More efficient drug delivery within the brain by utilizing LAT1

University of Eastern Finland

Press release, 24 September 2019

According to a new study carried out at the University of Eastern Finland, the distribution of drug molecules within the brain can be improved by utilizing LAT1, which is expressed highly in the brain. By converting drug molecules temporarily into prodrugs, derivatives that can utilize LAT1 for cell entry and subsequently release the active parent drug within the target cells. This way one can achieve many times higher concentrations compared to the treatment with the parent drugs alone, which cannot utilize LAT1. This is very important, particularly in a situation where the final target protein is located inside the cells. This study was published in Scientific Reports in the beginning of September.

The blood-brain barrier (BBB) regulates the delivery of all substances from the blood circulation into the brain. Its main function is to protect the central nervous system (CNS) from harmful substances while allowing the entrance of required nutrients, such as sugar, water and oxygen. Therefore, the majority of drug compounds, which are supposed to act within the brain, do not permeate across the BBB at sufficiently high levels in order to treat brain diseases effectively. However, the BBB expresses several transporters by which the essential nutrients are delivered from the blood circulation into the brain.

The research group led by Adjunct Professor Kristiina Huttunen from the University of Eastern Finland, School of Pharmacy, has been studying LAT1 for a good period of time. They have also proved that LAT1 can be efficiently utilized for brain-targeting and enabling the delivery of drugs across the BBB, since LAT1 is expressed highly in the brain in comparison to any other healthy organs. In the present study, the research group investigated the utilization of LAT1 in intrabrain-targeted drug delivery after the drug molecules have passed the BBB.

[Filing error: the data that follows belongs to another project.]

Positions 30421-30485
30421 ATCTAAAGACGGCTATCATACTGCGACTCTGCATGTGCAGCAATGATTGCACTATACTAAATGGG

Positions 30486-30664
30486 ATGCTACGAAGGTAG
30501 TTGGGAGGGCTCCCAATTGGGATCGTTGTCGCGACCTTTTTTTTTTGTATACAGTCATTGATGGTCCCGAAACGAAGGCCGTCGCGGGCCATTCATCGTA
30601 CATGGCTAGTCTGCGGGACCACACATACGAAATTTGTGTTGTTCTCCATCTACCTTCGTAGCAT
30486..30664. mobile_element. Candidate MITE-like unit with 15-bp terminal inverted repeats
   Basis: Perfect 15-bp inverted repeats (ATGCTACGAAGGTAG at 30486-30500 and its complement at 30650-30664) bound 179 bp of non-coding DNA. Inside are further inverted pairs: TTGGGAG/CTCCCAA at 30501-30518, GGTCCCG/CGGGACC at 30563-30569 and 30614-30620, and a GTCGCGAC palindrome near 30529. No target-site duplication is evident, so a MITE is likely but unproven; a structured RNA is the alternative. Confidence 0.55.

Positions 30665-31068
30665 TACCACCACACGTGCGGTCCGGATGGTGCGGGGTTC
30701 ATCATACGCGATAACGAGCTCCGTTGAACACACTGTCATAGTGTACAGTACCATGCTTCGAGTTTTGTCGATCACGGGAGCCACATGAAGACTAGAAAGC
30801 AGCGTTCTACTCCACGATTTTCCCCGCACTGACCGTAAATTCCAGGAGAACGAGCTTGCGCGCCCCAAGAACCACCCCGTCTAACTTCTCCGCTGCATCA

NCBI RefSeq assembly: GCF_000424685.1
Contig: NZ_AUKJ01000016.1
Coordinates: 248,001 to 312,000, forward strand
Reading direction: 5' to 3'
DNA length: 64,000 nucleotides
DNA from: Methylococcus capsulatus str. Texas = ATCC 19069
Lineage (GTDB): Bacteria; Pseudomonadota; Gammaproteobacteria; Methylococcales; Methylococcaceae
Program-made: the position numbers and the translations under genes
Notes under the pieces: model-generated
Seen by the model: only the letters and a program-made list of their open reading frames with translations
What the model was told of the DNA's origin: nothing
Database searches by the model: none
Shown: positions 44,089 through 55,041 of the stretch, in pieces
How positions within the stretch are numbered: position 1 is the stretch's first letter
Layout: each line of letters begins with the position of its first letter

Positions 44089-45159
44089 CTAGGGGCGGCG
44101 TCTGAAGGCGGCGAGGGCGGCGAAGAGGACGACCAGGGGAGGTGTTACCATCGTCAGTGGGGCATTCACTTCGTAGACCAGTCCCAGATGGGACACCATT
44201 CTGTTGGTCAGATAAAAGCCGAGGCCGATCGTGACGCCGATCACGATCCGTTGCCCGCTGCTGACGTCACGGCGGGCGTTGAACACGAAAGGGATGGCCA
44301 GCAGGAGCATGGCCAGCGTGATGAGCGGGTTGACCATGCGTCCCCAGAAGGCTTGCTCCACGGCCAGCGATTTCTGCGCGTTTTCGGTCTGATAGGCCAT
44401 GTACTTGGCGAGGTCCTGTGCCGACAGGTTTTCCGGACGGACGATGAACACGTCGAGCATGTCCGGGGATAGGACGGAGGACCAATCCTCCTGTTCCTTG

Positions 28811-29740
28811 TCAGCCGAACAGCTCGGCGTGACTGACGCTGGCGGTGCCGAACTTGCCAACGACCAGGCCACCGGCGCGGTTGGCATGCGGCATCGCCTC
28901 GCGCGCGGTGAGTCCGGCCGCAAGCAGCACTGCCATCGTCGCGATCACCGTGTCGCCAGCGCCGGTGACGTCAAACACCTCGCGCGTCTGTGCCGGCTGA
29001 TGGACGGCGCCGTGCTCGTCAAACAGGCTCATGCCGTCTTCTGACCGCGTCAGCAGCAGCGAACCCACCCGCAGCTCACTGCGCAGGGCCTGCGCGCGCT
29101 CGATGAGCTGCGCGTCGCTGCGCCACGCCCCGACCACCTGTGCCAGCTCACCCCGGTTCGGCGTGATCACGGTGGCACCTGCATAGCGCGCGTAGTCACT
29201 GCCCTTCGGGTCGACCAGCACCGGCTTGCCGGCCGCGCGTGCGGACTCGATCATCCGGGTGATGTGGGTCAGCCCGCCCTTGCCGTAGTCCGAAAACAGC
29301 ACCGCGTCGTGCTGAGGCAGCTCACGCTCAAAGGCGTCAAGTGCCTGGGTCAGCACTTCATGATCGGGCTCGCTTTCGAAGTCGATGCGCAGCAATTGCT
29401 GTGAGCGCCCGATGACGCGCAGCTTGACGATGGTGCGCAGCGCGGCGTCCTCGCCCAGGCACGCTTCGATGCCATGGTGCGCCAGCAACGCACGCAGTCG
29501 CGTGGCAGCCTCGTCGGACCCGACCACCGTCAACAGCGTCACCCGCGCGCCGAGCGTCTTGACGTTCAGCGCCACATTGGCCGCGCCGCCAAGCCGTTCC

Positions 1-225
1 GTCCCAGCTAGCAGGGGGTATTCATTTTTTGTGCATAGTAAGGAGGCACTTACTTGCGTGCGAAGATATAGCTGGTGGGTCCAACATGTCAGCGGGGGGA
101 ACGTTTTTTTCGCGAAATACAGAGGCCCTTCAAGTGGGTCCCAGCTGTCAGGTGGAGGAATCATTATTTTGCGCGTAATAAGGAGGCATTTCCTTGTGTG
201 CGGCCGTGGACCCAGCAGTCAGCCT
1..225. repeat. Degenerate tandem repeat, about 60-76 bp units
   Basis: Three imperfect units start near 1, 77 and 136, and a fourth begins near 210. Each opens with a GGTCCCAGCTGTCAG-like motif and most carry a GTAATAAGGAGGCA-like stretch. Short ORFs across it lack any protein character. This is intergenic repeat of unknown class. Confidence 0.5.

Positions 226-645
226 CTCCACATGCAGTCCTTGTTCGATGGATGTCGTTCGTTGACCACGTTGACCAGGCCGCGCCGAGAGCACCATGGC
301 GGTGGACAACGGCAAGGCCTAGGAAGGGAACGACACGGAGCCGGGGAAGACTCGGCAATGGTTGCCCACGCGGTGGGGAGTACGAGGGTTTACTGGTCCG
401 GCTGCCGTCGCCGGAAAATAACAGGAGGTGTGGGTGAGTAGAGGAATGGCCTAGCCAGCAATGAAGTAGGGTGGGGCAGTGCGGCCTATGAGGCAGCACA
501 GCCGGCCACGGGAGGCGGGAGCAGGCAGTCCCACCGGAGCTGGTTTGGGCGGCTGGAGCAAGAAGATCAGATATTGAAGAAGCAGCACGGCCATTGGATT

It was proved for the first time in this study that functional LAT1 is expressed on the cell surface of neurons, but also in the supporting cells, astrocytes and microglia. In addition, in this study it was demonstrated that the LAT1-utilizing prodrugs of several different compounds, such as anti-inflammatory drug, ketoprofen and antioxidant ferulic acid, displayed improved cellular uptake compared to their parent drugs. The same results were also achieved with astrocytes having features of Alzheimer’s disease.

“We were also able to identify structural requirements for the prodrugs that could enable targeting between the different brain cell types in future, says the first author of the study, PhD student Johanna Huttunen

Thus, by utilizing the LAT1-prodrug approach, it is possible to achieve drug concentrations relevant for the pharmacological effects in the diseased brain, which has been one of the major challenges to overcome in the CNS-drug development. Adjunct Professor Huttunen says that the best results, i.e. the development of more effective drugs to treat brain diseases, can be attained only if drug delivery within the brain is taken into account as early as possible in the drug development phase; this would be when we are structurally designing novel CNS-drugs.

For further information, please contact:

Kristiina Huttunen, Adjunct Professor, University of Eastern Finland, School of Pharmacy, Kuopio, tel. +358 407440117, kristiina.huttunen@uef.fi

Research article:

Huttunen, J.; Peltokangas, S.; Gynther, M.; Natunen, T.; Hiltunen, M.; Auriola, S.; Ruponen, M.; Vellonen, K.-S.; Huttunen, K. M. L-Type Amino Acid Transporter 1 (LAT1/Lat1)- Utilizing Prodrugs Can Improve the Delivery of Drugs into Neurons, Astrocytes and Microglia. Scientific Reports, 2019, 9(1): 12860-12872. https://doi.org/10.1038/s41598-019-49009-z

About Us

The University of Eastern Finland, UEF, is one of the largest universities in Finland. The activities of the UEF underscore multidisciplinarity, and the university is especially strong in research related to forests and the environment, health and well-being, and new technologies and materials. The UEF offers teaching in more than 100 major subjects. In addition to the high standard of teaching, the university offers its students a modern study environment, which is under constant development. The university comprises four faculties: the Philosophical Faculty, the Faculty of Science and Forestry, the Faculty of Health Sciences, and the Faculty of Social Sciences and Business Studies. The university’s campuses are located in the heart of beautiful eastern Finland in Joensuu, Kuopio and Savonlinna. The UEF is home to approximately 15 000 students and nearly 2 800 members of staff.

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    http://www.uef.fi/en
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